A dental emergency is something many of us would choose not to think about, until the situation forces itself upon us. But emergencies do happen, to us and our families, and knowing how to handle them ahead of time can make the difference between a temporary or permanent outcome.
The first step to dealing with a dental emergency is acting quickly, and knowing what to do first.
Have the Issue Checked Immediately
Perhaps the most important thing to remember about dealing with a potential dental emergency is this: don’t ignore it. You may be able to deal with the pain or discomfort right now, but if you don’t have the issue checked out as soon as possible, that pain is going to grow, or any damage done may become irreparable.
Don’t hide from the issue for fear of the outcome. Just call your dentist.
Types of Dental Emergencies
While not every issue is an emergency, some cases do need professional attention. A broken, chipped or knocked-out tooth should be addressed immediately, along a tooth that has been partially dislodged.
Lost crowns or fillings may not need attention as quickly as a missing tooth, but they can be a source of pain, and will require a dental appointment.
Injuries or infection to the gums should also be taken seriously. Any injury causing significant bleeding to the gums or tongue should be checked out right away, along with any abscesses, or an infected swelling of the soft tissue.
Go to the Right Place for Care
It’s also important to go to the right place in the event of a dental emergency. Hospital emergency rooms may be able to offer some pain relief, but few have the equipment and expertise to perform dental procedures.
In an emergency, you should call your dentist immediately. At Herrick Dental, we takes these needs seriously, and will help assess the situation and schedule a same-day emergency appointment when available. And since emergencies rarely coincide with business hours, one of our dentists is available after-hours to discuss your situation and walk you through next steps. We can be contacted at 614-891-0440, if it’s after business hours, follow the prompts.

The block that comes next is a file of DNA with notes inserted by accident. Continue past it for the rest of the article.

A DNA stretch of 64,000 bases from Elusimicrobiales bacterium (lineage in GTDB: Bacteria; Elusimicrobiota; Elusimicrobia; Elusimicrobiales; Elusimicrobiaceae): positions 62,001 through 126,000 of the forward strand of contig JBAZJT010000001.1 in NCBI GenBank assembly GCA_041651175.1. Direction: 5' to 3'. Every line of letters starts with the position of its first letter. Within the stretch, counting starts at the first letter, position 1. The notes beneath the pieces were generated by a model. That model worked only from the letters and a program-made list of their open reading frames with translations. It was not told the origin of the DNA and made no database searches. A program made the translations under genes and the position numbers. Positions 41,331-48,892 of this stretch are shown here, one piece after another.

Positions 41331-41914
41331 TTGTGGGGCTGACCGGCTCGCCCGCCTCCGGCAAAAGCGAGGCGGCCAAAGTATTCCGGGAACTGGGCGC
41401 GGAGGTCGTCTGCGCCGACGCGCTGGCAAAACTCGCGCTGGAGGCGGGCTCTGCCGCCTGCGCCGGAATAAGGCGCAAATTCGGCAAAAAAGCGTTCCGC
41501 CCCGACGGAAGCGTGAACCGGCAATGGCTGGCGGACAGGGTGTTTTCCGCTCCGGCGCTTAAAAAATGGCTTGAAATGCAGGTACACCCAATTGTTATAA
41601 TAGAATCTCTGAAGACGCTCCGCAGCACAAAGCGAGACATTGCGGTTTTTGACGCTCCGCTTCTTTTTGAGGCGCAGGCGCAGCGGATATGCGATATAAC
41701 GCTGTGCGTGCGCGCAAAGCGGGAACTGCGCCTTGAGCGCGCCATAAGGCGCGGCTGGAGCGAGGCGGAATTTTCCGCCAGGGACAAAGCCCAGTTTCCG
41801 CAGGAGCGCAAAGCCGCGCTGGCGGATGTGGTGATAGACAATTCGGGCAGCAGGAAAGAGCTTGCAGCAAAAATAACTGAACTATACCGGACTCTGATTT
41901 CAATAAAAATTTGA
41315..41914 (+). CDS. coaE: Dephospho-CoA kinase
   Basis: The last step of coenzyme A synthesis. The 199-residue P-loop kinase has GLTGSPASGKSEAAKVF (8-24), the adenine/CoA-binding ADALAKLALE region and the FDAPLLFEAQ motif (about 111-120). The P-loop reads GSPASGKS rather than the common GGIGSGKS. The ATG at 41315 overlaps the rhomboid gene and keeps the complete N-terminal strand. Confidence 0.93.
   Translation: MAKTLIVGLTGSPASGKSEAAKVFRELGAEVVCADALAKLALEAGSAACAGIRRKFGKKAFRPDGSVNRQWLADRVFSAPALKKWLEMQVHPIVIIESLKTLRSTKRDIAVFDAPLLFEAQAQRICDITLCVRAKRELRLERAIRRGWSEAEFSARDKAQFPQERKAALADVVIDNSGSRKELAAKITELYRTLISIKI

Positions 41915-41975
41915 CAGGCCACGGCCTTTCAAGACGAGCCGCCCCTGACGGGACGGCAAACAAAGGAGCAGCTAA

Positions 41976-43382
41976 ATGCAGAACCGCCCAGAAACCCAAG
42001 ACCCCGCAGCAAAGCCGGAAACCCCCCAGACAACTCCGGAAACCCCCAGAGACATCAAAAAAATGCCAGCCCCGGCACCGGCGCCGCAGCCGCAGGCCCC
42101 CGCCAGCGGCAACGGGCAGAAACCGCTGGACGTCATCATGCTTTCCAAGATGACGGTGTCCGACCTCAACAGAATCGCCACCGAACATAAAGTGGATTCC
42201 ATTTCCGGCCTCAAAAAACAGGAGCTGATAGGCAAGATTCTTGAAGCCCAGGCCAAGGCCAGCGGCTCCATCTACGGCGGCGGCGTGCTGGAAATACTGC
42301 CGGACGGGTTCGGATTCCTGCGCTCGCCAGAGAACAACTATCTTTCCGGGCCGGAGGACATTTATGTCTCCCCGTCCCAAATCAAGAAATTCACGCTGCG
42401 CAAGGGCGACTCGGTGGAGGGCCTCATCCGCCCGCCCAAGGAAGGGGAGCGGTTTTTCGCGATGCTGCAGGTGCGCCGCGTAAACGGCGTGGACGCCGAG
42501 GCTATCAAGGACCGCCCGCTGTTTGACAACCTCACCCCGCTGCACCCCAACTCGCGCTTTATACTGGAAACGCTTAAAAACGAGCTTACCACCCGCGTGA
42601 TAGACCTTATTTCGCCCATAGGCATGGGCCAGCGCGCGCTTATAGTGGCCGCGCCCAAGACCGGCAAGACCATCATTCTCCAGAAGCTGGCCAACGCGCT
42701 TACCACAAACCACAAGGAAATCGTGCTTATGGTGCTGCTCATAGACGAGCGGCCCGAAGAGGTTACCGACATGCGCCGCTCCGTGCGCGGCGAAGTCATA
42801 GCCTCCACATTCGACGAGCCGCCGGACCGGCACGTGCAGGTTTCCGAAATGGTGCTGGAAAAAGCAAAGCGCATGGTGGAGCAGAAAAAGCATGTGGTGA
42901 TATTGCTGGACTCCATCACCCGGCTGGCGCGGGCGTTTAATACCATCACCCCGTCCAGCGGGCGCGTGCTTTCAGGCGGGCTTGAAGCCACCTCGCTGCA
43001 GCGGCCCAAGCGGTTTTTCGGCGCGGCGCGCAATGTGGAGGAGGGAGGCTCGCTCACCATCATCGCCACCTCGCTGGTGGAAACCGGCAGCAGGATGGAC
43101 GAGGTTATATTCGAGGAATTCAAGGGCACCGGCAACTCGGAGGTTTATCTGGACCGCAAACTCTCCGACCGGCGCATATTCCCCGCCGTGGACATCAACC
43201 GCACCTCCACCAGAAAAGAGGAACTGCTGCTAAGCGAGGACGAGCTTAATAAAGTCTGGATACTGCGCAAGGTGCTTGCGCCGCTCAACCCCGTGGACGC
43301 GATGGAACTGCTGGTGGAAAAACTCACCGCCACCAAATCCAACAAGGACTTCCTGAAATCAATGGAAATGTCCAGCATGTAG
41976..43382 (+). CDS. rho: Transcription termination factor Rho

However, there are instances when you should go to the ER before seeing a dentist. If the injury is making it hard for you to breath or swallow, if there is severe or persistent bleeding, involve head or neck trauma, or if you have a serious chronic illness, your first step is to call 911.
What to Do in the Meantime
For some injuries, there are steps you can take before arriving at the dentist to lessen pain or to better your chances of saving a tooth.
If a tooth has been knocked out, rinse it clean with water, but don’t scrub it or remove any attached tissue. You can try to put it back in the socket temporarily, just be careful not to swallow it, and don’t force it in.
If it won’t stay in the socket, place the tooth in a bag or container of milk, or your own saliva, touching the tooth as little as possible.
You should apply a wet, cold compress to the empty socket, to reduce swelling and staunch bleeding. This also applies to other mouth lacerations or cracked teeth, but do so gently. You may need to take over-the-counter painkillers to deal with the pain, but make sure that they don’t touch the gums (they can burn the tissue).
Dental emergencies aren’t fun, but they do happen, and if you’re prepared to deal with them, their results can be less severe. If you have a dental emergency or need advice on an injury, don’t hesitate to contact Herrick Dental at 614-891-0440 or at online.« Back to blog